Appeals court remands case over auto collision involving Houston police officer back to trial court

By Takesha Thomas | Jan 9, 2019

HOUSTON – A Texas woman has won an appeal against the city of Houston in her case over a traffic collision with a police officer.

On Dec. 21, 2018, Justice J. Brett Busby of the 14th Court of Appeals reversed and remanded the 333rd District Court of Harris County's judgment against Maria Christina Gomez. Gomez had been involved in a motor vehicle accident with a city of Houston police cruiser driven by Officer Bobby Joe Simmons. In her appeal, Gomez alleged that the trial court erred when it granted the city's plea to the jurisdiction. 

"Gomez raises two issues in this appeal asserting that the trial court erred when it granted the city of Houston’s plea. We sustain Gomez’s issues because there are material fact issues on whether Officer Simmons acted in good faith as required for official immunity, as well as whether Officer Simmons’ actions demonstrated a conscious indifference to, or reckless disregard for, the safety of others," Busby wrote. "Because we sustain Gomez’s issues on appeal, we reverse the trial court’s judgment dismissing her claims and remand the case to the trial court for further proceedings."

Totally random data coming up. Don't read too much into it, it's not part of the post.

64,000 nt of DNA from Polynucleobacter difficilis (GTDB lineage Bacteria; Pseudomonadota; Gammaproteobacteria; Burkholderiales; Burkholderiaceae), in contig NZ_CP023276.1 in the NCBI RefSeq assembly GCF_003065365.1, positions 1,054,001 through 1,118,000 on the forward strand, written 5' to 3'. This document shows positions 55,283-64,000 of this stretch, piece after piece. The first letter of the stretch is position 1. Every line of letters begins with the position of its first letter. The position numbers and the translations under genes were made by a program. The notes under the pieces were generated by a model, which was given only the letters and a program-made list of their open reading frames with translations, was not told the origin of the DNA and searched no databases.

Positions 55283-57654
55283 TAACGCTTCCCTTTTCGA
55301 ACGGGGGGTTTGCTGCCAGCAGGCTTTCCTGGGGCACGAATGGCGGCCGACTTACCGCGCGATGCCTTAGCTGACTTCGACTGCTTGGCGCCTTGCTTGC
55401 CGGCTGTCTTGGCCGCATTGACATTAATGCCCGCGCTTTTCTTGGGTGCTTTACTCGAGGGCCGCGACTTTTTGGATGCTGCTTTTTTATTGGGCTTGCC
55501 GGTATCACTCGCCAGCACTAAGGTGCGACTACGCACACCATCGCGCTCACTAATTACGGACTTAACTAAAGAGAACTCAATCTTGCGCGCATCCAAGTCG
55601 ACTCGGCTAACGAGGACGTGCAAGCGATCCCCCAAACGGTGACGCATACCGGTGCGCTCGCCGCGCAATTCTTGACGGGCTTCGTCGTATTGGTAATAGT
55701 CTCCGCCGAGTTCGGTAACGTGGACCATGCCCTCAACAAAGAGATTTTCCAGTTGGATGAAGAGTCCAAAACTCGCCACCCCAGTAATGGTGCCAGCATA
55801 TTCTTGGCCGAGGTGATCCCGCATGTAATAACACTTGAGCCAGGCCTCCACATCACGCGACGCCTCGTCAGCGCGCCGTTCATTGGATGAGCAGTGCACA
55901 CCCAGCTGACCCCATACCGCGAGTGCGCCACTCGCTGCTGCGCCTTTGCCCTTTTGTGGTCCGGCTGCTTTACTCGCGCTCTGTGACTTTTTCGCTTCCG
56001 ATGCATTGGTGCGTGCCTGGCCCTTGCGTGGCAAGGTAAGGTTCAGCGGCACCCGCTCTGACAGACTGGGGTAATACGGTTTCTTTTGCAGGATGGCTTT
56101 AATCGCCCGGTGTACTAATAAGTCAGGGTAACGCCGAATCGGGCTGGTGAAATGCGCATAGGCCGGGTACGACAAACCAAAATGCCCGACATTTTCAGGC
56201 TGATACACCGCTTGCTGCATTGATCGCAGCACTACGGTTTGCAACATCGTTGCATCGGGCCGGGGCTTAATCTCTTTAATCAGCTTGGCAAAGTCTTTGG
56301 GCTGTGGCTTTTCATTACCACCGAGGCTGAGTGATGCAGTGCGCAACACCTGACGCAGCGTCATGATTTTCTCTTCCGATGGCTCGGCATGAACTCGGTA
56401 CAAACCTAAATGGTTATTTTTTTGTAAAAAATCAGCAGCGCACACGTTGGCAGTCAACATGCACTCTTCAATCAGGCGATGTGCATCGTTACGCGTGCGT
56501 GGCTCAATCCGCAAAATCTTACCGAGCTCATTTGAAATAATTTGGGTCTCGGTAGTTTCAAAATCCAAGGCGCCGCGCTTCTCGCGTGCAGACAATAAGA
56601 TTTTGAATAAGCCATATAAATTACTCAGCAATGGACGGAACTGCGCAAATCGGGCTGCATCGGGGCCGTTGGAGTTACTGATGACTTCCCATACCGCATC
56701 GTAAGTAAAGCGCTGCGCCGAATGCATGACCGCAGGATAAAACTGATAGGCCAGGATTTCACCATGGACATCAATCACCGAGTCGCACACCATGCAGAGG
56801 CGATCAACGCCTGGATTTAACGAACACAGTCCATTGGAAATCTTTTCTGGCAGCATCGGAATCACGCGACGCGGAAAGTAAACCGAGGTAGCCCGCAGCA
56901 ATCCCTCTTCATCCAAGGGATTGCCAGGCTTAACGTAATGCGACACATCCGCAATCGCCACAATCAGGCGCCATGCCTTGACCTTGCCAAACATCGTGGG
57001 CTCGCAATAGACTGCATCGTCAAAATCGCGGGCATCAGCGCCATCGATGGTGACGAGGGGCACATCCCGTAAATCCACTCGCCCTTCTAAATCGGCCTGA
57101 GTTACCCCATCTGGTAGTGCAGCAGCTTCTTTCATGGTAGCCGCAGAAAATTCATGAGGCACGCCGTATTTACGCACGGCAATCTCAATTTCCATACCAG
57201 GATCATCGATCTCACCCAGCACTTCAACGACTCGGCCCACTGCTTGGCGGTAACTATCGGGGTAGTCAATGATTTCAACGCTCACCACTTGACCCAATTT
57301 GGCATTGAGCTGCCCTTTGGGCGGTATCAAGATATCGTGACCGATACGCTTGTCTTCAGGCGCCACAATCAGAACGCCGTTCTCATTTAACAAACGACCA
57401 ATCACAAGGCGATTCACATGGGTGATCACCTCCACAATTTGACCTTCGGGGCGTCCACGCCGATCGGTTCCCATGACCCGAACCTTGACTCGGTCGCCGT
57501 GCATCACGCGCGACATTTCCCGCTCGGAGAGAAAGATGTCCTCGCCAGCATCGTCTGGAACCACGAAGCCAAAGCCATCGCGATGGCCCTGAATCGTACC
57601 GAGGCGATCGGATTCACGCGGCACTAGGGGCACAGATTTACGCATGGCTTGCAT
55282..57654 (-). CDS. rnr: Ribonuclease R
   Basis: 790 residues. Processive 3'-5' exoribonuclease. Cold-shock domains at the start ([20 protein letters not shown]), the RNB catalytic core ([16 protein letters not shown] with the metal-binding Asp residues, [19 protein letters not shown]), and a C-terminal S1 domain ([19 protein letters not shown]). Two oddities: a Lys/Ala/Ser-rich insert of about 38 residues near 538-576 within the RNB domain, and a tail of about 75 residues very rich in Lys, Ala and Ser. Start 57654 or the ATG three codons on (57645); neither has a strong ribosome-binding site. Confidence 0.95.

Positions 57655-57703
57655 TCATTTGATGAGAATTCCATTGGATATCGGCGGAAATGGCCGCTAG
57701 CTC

According to the filing, the city made two arguments in its plea to the jurisdiction during trial, arguing that the officer involved in the accident was "protected by official immunity, which preserved the city’s governmental immunity," the opinion stated.

Second, the city argued that it was immune because the "emergency exception in the Texas Tort Claims Act barred any possible waiver of its governmental immunity," according to the opinion.

"We disagree with the city's position because there is a material question of fact regarding whether Officer Simmons acted recklessly or with conscious indifference to the safety of others," Busby wrote. 

In her appeal, Gomez contended that the trial court erred when it granted the "city of Houston’s plea to the jurisdiction based on the emergency exception to section 101.021’s waiver of immunity."

On the night of the accident, Simmons was responding to a reported robbery in progress. According to the opinion, he failed to turn on his emergency lights and siren because the incident had been downgraded. As Simmons proceeded to the scene of the call, his cruiser reportedly slid into an intersection and collided with Gomez's vehicle. During testimony, Simmons admitted that he turned on the emergency lights but not the siren.

Want to get notified whenever we write about State of Texas 14th Court of Appeals ?

Sign-up Next time we write about State of Texas 14th Court of Appeals, we'll email you a link to the story. You may edit your settings or unsubscribe at any time.

Organizations in this Story

State of Texas 14th Court of Appeals

More News

The Record Network